The stress of trying to “do it all” has simmered down considerably and we are enjoying real growth in our relationships with our children.
Let me not even get started. As a former teacher, my entire perception of homework has changed. Our children are so busy during the day, it grates me that they are now expected to spend a couple of hours every night on work that should be covered in the classroom. Let me add, I realise that there should be some accountability from parents and I am NOT saying that all homework should be scrapped. However, there needs to be a better balance.
Speaking of balance; here’s a little story… We have a very sporty son, and one term we decided he needed a little break from school sports to focus on some of his academics (homework). He did, however, continue to play club cricket and club rugby during this time – partly because the quality of coaching and standard of play at his school was well below the level he was enjoying at his cricket club, and in the case of rugby the school he was in didn’t even offer it at all, but also because we felt that club sport gave him a better balance by allowing him to engage with children and coaches that aren’t in his school. When I received his report card he had been given a negative mark for sports. I queried this with the school and was told that club sports don’t matter when it comes to report writing. A child HAS TO join a school sports team.
I was disappointed, the school did not offer the sports my child participated in and I felt forced into making him participate just to get a good mark on his report.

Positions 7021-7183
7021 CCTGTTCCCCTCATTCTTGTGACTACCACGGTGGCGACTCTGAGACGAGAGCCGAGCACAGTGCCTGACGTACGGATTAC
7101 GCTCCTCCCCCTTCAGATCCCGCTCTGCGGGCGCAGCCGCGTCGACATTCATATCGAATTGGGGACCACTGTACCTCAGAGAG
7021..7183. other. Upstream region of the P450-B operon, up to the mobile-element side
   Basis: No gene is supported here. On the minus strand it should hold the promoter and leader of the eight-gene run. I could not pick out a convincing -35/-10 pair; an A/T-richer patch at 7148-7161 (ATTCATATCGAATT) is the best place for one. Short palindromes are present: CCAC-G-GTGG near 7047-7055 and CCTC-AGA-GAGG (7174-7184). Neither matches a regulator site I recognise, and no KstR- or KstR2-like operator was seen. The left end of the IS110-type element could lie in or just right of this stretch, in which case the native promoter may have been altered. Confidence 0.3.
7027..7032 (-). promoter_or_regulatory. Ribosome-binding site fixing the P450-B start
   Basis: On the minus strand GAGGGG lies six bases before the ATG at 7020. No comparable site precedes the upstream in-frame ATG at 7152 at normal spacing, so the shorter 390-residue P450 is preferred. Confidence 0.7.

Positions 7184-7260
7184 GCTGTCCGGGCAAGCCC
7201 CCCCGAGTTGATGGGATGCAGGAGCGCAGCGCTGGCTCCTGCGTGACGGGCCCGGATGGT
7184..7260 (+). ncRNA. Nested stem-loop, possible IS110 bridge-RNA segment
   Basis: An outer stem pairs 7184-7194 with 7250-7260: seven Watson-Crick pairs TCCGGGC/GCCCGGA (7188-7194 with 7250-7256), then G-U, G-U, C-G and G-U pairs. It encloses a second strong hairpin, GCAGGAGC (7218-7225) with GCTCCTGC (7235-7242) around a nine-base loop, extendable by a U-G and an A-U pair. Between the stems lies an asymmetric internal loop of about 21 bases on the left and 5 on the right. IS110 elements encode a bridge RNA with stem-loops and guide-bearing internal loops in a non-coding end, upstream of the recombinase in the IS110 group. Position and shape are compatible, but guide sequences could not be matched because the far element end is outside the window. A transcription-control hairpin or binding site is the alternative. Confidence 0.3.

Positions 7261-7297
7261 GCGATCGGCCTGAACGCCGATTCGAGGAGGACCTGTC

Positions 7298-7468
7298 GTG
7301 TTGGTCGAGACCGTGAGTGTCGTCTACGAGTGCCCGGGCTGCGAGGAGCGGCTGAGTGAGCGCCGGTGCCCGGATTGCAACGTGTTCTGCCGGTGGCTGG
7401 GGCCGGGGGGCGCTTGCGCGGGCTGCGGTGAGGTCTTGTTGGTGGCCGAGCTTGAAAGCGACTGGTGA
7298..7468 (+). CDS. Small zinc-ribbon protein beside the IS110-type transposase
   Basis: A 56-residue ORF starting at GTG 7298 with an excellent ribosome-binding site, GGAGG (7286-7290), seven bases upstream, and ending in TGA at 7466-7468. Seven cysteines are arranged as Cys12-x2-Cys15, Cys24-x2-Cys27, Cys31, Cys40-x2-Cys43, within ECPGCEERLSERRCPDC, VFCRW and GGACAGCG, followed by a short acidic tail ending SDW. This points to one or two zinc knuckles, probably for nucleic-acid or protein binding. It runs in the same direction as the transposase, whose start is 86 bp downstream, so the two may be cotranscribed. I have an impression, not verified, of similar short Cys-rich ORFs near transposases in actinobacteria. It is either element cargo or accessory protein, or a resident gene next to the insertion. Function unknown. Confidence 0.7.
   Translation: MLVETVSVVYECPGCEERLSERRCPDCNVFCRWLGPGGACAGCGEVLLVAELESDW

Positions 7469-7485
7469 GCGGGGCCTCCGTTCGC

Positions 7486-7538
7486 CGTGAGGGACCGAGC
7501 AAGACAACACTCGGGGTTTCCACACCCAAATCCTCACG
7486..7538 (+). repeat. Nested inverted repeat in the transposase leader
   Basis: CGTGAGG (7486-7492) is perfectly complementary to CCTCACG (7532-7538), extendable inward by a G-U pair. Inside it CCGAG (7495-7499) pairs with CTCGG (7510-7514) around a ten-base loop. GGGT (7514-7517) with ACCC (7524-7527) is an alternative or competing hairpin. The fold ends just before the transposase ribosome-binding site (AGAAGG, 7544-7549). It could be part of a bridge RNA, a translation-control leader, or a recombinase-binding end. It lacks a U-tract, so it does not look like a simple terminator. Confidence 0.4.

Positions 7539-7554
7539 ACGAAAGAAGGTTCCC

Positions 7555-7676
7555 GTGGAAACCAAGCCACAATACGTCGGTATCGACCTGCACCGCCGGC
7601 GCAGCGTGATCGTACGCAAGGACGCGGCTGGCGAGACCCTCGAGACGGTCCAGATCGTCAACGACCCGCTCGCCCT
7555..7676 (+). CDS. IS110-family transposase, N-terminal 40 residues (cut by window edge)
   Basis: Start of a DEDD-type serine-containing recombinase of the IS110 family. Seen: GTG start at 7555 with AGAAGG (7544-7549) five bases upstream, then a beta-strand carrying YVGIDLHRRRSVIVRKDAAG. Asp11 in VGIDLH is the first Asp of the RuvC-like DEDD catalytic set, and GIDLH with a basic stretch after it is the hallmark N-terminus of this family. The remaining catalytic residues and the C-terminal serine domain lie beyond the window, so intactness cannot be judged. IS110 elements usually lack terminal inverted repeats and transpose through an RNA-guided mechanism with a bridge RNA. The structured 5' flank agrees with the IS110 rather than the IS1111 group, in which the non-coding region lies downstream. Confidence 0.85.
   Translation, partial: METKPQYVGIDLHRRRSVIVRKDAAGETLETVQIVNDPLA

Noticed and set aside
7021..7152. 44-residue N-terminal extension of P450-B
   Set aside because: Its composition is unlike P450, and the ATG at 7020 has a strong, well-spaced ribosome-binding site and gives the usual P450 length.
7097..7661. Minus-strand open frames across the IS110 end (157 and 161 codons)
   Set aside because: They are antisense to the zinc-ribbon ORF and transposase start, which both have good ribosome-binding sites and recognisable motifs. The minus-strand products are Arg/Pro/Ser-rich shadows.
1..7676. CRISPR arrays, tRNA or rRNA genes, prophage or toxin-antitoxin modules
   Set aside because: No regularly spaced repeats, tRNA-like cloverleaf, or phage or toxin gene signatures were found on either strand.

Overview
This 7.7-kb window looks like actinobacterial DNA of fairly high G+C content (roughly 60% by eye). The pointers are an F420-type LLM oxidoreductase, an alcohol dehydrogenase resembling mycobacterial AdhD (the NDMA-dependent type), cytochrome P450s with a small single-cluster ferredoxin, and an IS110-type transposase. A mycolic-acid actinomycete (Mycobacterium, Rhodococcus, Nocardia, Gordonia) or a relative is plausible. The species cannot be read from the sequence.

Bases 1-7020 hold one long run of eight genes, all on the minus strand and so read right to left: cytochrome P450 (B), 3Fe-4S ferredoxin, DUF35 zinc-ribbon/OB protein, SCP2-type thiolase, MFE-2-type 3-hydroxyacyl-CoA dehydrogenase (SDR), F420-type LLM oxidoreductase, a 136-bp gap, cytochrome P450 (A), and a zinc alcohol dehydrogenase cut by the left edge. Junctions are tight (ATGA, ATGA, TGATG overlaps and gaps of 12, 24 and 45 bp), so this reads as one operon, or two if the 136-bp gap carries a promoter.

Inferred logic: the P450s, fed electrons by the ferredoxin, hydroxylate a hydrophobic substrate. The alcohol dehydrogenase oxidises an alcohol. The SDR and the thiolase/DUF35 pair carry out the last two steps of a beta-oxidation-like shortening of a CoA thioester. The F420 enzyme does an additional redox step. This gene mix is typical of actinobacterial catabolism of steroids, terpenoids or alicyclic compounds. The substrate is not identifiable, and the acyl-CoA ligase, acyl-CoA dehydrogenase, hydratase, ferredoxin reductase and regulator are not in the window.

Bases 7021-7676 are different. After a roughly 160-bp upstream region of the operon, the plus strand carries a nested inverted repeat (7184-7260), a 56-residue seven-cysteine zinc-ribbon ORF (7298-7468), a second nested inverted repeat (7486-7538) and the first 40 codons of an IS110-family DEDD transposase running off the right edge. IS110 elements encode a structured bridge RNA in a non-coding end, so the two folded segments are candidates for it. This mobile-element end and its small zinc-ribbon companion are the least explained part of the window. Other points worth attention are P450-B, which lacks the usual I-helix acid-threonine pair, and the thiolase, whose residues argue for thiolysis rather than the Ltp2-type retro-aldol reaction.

My other son used to spend almost 2 hours a day in the afternoons crying and exhausted when faced with homework. It became too much for us as a family, trying to juggle 3 sets of homework and 2 little ones running around. Maybe that’s a cop-out – but it’s mine to choose. 🙂 Homeschooling has changed our perspective on homework in many ways.
We are by NO means strapped for cash, and we recognize that there are countless families who have to make do with much less than we have. However, we could never afford the school we thought we wanted to send our children to and we started to worry about the costs of stationery, school clothes, sports kits, extra-murals so on. With 5 children we were depleting our finances on a monthly basis.
I must add, homeschooling is not “cheap” but we were able to cut down on so many costs and use that money to further our children’s education in a way that works for us.
The choice to start homeschooling has not been an easy ride, it’s taken months of planning, decision making and thoughtful inquiry into what our expectations of our children, ourselves and their futures should be. I have chosen to work from home and have changed my daily work routine so that I can teach my children.
We have made many changes to our lives so that we can start this new journey.
But it’s been the best for OUR family, and we are happy we chose this route.